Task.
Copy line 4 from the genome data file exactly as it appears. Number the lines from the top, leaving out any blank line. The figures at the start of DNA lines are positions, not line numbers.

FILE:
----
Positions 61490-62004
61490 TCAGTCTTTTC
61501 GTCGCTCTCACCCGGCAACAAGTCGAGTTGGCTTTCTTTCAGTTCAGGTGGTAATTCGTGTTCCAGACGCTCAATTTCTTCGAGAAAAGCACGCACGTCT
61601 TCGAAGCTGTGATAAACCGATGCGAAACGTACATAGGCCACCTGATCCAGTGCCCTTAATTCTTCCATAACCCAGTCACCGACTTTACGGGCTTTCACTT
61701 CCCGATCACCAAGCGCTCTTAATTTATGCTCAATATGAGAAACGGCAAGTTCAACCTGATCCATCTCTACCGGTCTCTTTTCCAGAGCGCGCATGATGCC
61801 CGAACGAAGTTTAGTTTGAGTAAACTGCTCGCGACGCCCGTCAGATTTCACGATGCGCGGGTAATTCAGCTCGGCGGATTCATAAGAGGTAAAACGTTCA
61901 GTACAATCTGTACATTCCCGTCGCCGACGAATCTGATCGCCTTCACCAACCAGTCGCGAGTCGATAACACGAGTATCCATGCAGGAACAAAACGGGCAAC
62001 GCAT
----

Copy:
61601 TCGAAGCTGTGATAAACCGATGCGAAACGTACATAGGCCACCTGATCCAGTGCCCTTAATTCTTCCATAACCCAGTCACCGACTTTACGGGCTTTCACTT